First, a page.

Heartbreaking! This story is a difficult and sad story that will break your heart. Marissa Moss is writing a Memoir about her family dealing with the time her husband came down with Bulbar ALS or a worse kind of Lou Gerrigs Disease. This is a horrible disease to have. There is no dignity in this at all. Reading this gives me the overwhelming sense of how much Marissa loved her husband because she had to go through so much hell. I can't believe the things she had to do. It was monumental what she Heartbreaking! This story is a difficult and sad story that will break your heart. Marissa Moss is writing a Memoir about her family dealing with the time her husband came down with Bulbar ALS or a worse kind of Lou Gerrigs Disease. This is a horrible disease to have. There is no dignity in this at all. Reading this gives me the overwhelming sense of how much Marissa loved her husband because she had to go through so much hell. I can't believe the things she had to do. It was monumental what she endured. Her husband pulled away from her and the family and went internal in a place of denial and anger, and who can blame him, but he didn't do himself any favors. Every decision he made, just about was a bad one. The saddest part to me what how he left his children in the cold. He didn't try to keep the kids in his life and his children seemed to suffer for it as their mom did her best. He made Marissa choose between him and the boys in the end and she had to choose life, and her boys. I can't imagine how agonizing that would be. Marissa made some of the toughest choices a person could have to make in life. So much happens and there are so many disturbing developments as the disease ate away at Harvey. Harvey couldn't swallow well and he could barely choke his food down. That would be awful to listen to daily. He would also have salvia build-up in his lungs and had to suction out the fluid so he could breath. It was a 24 hour job. The suctioning had to take place about every 15 minutes. This whole thing is horrible. It should not be allowed to exist and yet it does and what a family bomb it is. It just blows them up. Harvey choose to finish a book he was working on for 16 years and he didn't finish it, but Marissa took 4 years and she finished it for him after he died. It was a very beautiful part of the book that really tied it up nicely or as nicely as this nightmare could be tied up. She also published this book to sort out her feelings and memories of this time of no sleep and constant pressure, a distant husband who left her and would hardly talk to her and her children needed so much during this time. I tell you, this powerful story is heartbreaking and powerful. It is a beautiful little book in its own way. About the worst case scenario in life.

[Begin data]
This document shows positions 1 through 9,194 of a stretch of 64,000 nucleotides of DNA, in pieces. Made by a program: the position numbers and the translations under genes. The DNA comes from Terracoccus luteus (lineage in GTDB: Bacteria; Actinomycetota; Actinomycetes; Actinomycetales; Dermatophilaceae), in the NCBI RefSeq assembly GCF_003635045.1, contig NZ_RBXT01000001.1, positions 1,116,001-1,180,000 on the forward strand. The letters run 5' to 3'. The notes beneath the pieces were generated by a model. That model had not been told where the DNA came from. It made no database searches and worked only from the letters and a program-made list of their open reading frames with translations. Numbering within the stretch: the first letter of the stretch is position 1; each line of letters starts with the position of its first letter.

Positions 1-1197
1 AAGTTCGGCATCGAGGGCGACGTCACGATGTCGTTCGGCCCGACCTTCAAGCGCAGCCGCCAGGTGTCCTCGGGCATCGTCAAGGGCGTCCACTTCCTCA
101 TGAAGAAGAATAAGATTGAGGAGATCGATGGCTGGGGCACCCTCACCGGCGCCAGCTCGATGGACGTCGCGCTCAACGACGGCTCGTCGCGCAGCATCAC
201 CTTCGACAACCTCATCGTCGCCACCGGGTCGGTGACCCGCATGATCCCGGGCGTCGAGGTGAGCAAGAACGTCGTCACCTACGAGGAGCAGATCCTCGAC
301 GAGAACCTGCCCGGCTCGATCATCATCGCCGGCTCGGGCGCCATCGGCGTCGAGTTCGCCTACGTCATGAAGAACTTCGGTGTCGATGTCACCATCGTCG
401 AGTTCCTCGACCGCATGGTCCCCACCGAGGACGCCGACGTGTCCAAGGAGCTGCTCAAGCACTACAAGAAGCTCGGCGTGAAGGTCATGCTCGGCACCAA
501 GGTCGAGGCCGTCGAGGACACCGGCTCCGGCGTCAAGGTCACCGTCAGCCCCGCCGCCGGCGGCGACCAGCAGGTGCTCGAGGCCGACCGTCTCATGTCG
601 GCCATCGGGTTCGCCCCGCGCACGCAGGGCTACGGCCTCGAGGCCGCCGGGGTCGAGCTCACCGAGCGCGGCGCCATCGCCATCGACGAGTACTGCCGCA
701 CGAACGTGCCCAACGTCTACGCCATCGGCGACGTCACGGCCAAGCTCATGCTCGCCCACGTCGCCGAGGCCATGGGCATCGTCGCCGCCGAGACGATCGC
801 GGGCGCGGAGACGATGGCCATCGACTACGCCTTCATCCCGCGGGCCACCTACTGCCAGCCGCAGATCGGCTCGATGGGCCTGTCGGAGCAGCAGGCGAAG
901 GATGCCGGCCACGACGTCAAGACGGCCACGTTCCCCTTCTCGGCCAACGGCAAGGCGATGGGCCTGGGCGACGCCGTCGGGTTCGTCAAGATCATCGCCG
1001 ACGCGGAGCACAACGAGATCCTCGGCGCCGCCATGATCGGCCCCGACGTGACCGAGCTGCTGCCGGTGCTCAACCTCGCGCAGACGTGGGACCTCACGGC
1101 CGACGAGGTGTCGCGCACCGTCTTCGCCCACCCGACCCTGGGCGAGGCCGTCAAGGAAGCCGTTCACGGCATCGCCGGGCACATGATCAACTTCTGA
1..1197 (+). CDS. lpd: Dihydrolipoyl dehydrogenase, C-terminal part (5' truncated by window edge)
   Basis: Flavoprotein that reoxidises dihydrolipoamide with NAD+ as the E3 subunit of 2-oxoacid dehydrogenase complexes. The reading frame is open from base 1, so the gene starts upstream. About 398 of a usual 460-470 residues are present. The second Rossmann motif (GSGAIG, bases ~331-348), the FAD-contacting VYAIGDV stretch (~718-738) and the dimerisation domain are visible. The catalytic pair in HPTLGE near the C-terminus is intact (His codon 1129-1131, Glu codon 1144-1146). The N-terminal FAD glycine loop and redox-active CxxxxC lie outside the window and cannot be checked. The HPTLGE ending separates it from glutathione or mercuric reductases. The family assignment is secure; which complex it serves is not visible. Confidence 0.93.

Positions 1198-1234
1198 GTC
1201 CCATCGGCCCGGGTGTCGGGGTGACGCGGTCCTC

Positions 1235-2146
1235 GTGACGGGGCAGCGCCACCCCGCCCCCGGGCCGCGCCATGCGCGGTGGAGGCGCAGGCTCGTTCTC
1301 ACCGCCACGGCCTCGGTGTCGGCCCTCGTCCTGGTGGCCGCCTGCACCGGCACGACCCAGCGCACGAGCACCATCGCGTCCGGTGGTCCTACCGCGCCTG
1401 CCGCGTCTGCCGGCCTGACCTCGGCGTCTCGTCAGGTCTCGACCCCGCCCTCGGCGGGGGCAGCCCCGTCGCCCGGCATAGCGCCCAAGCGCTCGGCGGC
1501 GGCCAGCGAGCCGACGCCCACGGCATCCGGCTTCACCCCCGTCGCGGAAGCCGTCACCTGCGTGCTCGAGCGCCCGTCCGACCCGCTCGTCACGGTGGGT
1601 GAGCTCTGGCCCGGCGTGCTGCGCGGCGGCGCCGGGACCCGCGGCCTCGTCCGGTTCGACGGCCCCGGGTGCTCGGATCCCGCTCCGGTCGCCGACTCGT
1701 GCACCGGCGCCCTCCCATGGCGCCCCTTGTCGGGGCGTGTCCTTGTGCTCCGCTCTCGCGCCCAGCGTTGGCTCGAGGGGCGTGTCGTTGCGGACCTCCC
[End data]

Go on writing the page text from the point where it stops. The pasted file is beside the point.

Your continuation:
3. 5 out of 5

    Dave Schaafsma

    Marissa Moss is the author of more than 40 books, most of them in her fictional children's series, Amelia's Notebooks, about what it means to be a girl at nine or ten, and so on. I had recently read her story of baseball in Japanese internment camps during WWII, Barbed Wire Baseball, and liked it, but this is a very different subject for her: The story of her husband's decline and death from ALS, or Lou Gehrig's Disease, and it is really well and powerfully told, with searing honest. Everyone in Marissa Moss is the author of more than 40 books, most of them in her fictional children's series, Amelia's Notebooks, about what it means to be a girl at nine or ten, and so on. I had recently read her story of baseball in Japanese internment camps during WWII, Barbed Wire Baseball, and liked it, but this is a very different subject for her: The story of her husband's decline and death from ALS, or Lou Gehrig's Disease, and it is really well and powerfully told, with searing honest. Everyone in the family handles the disease differently, but as Moss tells it, the most painful part of it for her was the separation between her and her loving husband that happens almost from the beginning. He's angry as hell, and whys shouldn't he be?! How would you handle it? Sometimes life challenges make you come together, but sometimes you fall apart, and maybe it's useful to know this so you can be prepared for your own emotional reactions to trauma. Sure, it's about ALS, so as you can imagine it is nasty, brutal, and inexorable, and sure, it is sad, but my main emotional reaction was admiration for Moss's storytelling. I want to thank her for taking the time to tell her family story; it is very useful in helping us see (or remember, for some of us) the emotional effects of serious illness on a family. I highly recommend it.